California Makes New Move to Ban Orca Captivity

June 21, 2016


The California State Assembly has overwhelmingly approved a bill that would ban orca captivity for “display, performance, or entertainment purposes,” a move that activists hope will inspire similar actions in other states.

Legislators approved the California Orca Protection Act, a rider to an Assembly budget bill, on Thursday by a vote of 48–28, mostly along party lines, with Democrats favoring the legislation. Violators would face fines up to $100,000.

In addition to banning shows, the act also prohibits the breeding of any captive orca in California and makes it illegal to “export, collect, or import the semen, other gametes, or embryos of an orca held in captivity for the purpose of artificial insemination.”

The measure makes it illegal to export or sell an orca in California to another state or country unless authorized by federal law, or if the transfer “is to another facility within North America that meets standards comparable to those provided under the Animal Welfare Act.”

Under that provision, whales could be retired to sea sanctuaries in the United States or Canada, as envisioned by groups such as the Whale Sanctuary Project.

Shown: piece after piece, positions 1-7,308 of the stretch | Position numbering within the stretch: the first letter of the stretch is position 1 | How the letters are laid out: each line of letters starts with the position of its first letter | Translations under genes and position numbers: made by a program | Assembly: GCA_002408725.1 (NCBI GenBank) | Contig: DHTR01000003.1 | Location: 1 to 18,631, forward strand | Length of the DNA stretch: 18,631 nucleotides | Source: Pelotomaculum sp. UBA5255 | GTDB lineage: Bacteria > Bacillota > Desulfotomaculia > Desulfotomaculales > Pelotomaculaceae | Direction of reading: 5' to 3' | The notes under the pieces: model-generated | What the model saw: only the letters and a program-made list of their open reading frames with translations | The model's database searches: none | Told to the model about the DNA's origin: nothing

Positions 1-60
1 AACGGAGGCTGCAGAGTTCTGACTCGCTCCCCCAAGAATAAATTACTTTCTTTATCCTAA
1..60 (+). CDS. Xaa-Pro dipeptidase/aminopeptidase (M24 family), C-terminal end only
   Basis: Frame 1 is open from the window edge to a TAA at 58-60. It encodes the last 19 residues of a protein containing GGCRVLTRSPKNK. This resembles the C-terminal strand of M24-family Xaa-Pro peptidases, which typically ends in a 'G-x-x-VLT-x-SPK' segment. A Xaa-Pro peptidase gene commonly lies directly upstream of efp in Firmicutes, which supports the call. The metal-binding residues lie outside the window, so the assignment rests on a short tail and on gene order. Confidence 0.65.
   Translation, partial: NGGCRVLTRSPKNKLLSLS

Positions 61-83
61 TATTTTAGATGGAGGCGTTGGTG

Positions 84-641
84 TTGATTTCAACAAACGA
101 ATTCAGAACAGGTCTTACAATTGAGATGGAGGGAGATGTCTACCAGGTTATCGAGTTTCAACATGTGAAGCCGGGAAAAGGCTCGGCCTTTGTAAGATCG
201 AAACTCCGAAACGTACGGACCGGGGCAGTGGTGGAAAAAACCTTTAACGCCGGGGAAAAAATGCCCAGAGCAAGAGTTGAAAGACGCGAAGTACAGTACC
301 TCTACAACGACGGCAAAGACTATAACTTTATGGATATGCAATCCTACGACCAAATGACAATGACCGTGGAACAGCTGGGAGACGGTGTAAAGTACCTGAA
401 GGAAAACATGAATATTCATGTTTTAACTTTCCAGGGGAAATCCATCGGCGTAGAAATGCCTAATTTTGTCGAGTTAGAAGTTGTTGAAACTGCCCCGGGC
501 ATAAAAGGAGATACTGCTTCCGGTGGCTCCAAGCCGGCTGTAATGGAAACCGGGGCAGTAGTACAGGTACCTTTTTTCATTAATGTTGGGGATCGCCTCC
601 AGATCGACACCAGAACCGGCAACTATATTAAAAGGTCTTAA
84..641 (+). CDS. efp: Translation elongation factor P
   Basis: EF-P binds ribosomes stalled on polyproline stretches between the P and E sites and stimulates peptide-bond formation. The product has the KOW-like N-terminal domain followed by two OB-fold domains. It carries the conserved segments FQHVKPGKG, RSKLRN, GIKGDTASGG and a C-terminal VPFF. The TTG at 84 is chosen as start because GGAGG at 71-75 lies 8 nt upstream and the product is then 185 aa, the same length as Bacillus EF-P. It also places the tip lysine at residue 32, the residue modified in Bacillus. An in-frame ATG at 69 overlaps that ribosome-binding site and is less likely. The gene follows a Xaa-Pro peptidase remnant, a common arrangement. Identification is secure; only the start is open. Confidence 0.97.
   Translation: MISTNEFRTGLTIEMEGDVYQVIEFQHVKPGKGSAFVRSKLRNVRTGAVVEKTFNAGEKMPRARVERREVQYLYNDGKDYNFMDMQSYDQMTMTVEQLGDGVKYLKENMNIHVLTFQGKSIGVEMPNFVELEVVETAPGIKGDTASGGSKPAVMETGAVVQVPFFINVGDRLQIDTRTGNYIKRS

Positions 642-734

SeaWorld, though, has no intention of releasing any of its animals.

“Could it be done to move whales to sea cages? Yeah, it technically possibly could be done,” SeaWorld CEO Joel Manby said during an investor conference call on Wednesday. “But is it the safest thing for our animals? We do not believe it is.”

There are significant exemptions to the legislation.

Orcas can be held in captivity as long as there is an “educational presentation,” which the act defines as “a live, scheduled orca display in the presence of spectators that includes natural behaviors, enrichment, exercise activities, and a live narration and video content that provides science-based education to the public.”

To Read David Kirby’s full article please visit


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